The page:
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the picture may simply show the pelvis is not symmetrical and sit bones.. one part of your hips, due to asymmetry
is pushing more firmly on one side of the saddle , and/or perhaps that leg is a wee bit shorter.
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Old 05-10-14, 09:29 AM
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Originally Posted by staehpj1 View Post
This may not work for everyone, but I have found that for me at least, a lot of float is not needed or even desirable.
I agree with this. I used to use clipless pedals that allowed a large amount of float. I bought them thinking they might help with my constant knee pain. They didn't help much at all and if anything made the pain worse. I now use clipless pedals that offer very little float (Shimano SPD). As you suggest, they've helped me (finally) get my cleat position correct and my knee pain has disappeared... My assumption is that having too much float exacerbated any knee tracking problems I might have had. Less float and correct cleat position probably tend to keep my knee on the "correct" path through the entire pedal stroke.
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Old 05-10-14, 09:39 AM
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1. how much stuff are you carrying? tent+cooking gear?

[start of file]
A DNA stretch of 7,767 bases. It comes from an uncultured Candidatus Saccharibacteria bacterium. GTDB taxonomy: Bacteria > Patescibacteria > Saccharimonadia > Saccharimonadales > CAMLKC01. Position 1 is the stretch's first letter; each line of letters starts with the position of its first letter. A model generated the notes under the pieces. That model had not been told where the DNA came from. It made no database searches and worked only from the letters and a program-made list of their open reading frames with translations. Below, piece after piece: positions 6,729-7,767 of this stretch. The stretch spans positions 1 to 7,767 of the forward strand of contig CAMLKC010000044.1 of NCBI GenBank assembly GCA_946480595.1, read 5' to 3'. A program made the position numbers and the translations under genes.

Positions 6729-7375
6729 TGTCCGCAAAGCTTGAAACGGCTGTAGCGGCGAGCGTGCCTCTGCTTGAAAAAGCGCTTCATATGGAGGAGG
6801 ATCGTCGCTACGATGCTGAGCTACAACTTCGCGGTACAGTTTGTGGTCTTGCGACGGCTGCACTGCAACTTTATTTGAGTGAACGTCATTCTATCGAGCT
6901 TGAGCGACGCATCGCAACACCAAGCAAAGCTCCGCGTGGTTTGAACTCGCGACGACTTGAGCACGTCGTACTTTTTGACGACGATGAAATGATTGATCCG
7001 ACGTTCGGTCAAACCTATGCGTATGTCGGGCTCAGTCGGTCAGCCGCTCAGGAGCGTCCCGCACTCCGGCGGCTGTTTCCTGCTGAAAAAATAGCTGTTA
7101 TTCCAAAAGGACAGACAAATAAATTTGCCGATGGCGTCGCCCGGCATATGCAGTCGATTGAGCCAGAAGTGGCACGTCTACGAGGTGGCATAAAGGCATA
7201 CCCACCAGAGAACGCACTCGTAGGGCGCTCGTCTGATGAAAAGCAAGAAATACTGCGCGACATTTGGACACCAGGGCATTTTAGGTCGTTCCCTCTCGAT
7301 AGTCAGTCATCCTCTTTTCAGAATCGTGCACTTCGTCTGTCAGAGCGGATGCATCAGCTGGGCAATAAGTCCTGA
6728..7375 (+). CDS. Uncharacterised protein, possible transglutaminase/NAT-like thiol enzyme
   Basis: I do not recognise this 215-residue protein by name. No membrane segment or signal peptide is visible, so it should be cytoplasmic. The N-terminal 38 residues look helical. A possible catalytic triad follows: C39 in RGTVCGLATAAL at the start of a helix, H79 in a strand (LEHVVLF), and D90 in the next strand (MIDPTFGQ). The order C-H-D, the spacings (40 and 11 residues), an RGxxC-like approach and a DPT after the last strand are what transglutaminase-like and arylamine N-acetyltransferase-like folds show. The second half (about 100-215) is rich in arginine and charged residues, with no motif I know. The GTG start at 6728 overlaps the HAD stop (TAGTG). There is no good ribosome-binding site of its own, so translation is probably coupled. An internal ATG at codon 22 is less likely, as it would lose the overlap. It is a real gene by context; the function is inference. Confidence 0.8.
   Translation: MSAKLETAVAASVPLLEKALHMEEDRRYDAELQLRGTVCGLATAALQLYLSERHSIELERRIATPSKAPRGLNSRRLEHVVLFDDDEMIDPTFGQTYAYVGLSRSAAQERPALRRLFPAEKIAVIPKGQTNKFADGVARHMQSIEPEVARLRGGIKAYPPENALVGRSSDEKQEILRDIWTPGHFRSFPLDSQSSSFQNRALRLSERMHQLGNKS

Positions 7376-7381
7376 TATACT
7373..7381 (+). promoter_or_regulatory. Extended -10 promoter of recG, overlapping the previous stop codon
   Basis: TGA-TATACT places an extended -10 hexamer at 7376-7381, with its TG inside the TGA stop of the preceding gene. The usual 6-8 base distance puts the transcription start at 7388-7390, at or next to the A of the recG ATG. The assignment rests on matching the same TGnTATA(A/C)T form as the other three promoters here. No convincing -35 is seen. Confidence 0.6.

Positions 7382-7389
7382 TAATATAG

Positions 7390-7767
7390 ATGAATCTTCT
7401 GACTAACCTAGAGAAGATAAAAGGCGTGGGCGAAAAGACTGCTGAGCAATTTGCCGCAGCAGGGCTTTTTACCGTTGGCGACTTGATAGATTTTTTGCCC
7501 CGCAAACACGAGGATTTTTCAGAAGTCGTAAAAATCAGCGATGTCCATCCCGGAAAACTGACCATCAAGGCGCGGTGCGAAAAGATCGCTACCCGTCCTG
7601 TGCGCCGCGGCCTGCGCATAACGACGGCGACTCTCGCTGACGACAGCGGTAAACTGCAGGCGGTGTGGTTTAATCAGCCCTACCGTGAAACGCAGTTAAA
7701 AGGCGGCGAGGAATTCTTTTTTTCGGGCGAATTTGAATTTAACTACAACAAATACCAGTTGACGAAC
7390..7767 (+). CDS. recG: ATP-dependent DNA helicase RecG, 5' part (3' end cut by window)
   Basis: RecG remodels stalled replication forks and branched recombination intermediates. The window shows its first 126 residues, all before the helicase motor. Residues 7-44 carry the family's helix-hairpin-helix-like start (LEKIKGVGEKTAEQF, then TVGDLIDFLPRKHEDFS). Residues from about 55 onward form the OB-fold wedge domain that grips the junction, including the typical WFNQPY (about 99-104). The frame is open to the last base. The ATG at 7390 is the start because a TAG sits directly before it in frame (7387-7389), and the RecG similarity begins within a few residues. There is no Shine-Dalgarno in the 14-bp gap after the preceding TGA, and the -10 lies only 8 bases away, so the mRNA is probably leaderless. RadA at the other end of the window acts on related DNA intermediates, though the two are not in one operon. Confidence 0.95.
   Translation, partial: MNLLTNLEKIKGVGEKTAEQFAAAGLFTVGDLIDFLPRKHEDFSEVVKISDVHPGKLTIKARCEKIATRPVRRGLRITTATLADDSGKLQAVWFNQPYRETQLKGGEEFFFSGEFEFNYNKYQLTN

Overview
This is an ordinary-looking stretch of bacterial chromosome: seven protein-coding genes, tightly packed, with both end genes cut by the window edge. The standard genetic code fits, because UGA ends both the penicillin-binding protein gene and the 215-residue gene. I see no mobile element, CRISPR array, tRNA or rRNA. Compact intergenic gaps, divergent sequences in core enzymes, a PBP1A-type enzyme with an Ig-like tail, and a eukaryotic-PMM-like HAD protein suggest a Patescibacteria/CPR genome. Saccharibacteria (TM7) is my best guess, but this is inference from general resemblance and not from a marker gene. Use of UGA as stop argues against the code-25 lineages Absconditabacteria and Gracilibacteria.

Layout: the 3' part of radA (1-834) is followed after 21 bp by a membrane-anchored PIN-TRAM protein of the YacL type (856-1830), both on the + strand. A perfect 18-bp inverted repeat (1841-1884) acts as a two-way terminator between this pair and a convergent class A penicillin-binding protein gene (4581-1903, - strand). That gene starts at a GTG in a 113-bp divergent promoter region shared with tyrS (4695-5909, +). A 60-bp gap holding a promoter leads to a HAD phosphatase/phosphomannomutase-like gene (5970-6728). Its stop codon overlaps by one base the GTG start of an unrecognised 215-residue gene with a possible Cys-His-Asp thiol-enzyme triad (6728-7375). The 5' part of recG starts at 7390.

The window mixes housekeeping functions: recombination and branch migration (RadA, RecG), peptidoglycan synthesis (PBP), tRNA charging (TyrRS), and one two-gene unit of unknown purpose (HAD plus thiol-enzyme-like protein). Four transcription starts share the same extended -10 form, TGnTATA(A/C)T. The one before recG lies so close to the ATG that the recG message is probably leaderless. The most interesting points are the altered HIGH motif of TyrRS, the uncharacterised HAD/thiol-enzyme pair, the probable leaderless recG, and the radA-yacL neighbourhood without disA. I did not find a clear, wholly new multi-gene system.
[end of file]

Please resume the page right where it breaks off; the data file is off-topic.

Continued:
notebook? 200mm camera lens? get rid of as much weight as possible.

2. how hilly is your projected route? take a day or two off and re-route.
holland is flat. so is northern germany. spend a couple weeks in the
flats. if you feel better, take a train to a new starting point.

3. what are you riding? what's the gearing?
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Old 05-10-14, 10:33 AM
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I just looked at your photo. That really is a pronounced difference between the left and right sit bones depressions. What about a new non-leather saddle that doesn't stretch? That way you would be sitting more level and it might make a favorable change in your biomechanics. Just a thought.

Also saddlesores comments about weight and gearing seem like they could really help if applicable. Maybe a few tweaks (rest, saddle change, weight/gearing changes) will cumulatively make a difference.
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Old 05-10-14, 10:51 AM
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Originally Posted by mm718 View Post
I just looked at your photo. That really is a pronounced difference between the left and right sit bones depressions. What about a new non-leather saddle that doesn't stretch? That way you would be sitting more level and it might make a favorable change in your biomechanics. Just a thought.